|How often will I have to appear in court?
Each case is different. There are a few different ways that a case can go. The initial appearance is the first step in the court process. At the initial appearance, the defendant will enter a guilty, not guilty, or no contest plea. If the defendant pleads not guilty, the case will be scheduled for either a trial or a pre-trial. A pre-trial is a meeting between the defendant (or his/her attorney) and the prosecutor. Your advocate is present during the pre-trial. You do not have to appear for the pre-trial. It is one of your rights, however, to be present for all court hearings. If you choose not to appear for the pre-trial, you will want to let your advocate know. A pre-trial session may be able to be held over the phone with you. If your case is scheduled for a trial, most likely you will be required to appear in court, and you will be notified with a subpoena. You will be notified each time you are needed, and whenever possible, if the case has been delayed or canceled. It is very important for the Court and the Victim Assistance Program to have your current address and phone number.
What if court dates conflict with my job?
Ohio law, in accordance with Section of 2930.18 of the Ohio Revised Code, prohibits certain actions by employers of victims. No employer of a victim shall discharge, discipline, or otherwise retaliate against the victim, a member of the victim’s family, or a victim’s representative for participating, at the Prosecutor’s request, in preparation for a criminal justice proceeding or for attendance, pursuant to a subpoena, at a criminal proceeding if the attendance is reasonably necessary to protect the interests of the victim. This section generally does not require an employer to pay an employee for time lost as a result of attendance at a criminal proceeding.
Everyone seems focused on the rights of the defendant. Why is that?
In our country, any person accused of a crime is presumed to be innocent until proven guilty beyond a reasonable doubt. That person also has a right to face their accusers in a court of law. Our criminal justice system requires many painstaking steps to protect these rights. The system is designed to make sure innocent people aren’t sent to jail or prison. As a result, court proceedings often seem cumbersome or confusing. Although it may seem the system puts the rights of the accused ahead of the victim’s needs and concerns, it is important to remember that Prosecutors, Judges and others in law enforcement are working hard to make sure that the correct person pays the consequences of the crime.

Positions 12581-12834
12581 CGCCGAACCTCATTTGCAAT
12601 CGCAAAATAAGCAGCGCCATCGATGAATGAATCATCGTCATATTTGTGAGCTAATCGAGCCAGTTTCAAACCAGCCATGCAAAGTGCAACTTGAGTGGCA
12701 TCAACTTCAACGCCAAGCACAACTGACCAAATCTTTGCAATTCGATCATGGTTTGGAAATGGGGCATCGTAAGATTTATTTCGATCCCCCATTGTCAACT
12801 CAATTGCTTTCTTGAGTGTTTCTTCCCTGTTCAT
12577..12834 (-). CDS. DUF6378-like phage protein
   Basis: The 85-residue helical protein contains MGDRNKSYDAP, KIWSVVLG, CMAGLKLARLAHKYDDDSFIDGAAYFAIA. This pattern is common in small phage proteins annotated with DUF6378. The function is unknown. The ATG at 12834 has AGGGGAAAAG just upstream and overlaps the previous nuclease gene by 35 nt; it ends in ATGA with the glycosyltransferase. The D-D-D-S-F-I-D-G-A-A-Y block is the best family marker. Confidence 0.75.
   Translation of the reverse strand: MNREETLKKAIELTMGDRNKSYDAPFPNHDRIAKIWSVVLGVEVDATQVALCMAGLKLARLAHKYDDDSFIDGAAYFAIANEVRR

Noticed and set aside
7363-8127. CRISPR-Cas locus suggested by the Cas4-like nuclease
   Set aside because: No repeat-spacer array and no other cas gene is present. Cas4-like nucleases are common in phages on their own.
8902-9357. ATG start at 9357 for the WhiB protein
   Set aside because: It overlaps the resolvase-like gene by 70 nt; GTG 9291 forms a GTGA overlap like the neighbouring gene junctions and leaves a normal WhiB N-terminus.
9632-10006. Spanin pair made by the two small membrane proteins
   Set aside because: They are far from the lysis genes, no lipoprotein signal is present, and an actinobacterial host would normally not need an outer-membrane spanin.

What if the defendant’s attorney wants to talk to me?
You can decide whether or not to discuss the case with the defendant’s legal council. Always make sure you know who you are talking with when you discuss the case. Ask for identification. You may ask to have the Prosecutor with you during the interview. Give clear and precise statements. Be aware your statements may be used in court.
What should I wear?
Court isn’t a formal occasion, but you should dress nicely. Shorts and tank tops are not appropriate for the courtroom. Dress nicely and conservatively if possible. Something that you would wear for a special occasion or to church would also be appropriate.
Why have I been given a subpoena?
You are being asked to serve as a witness in a criminal court trial. A subpoena lists the date, time, place and proceedings in which your testimony is required. If you have any question about the subpoena, feel free to call your Advocate to have your questions answered. Do not ignore your subpoena. You will be notified if the case is cancelled.
If you fail to appear after being served with a subpoena, you could be charged with contempt of court. Please do not think that a subpoena is issued to witnesses that are non-compliant. Subpoenas are issued to all witnesses whose testimony is necessary in a trial and are not a reflection of your cooperation in the criminal court case.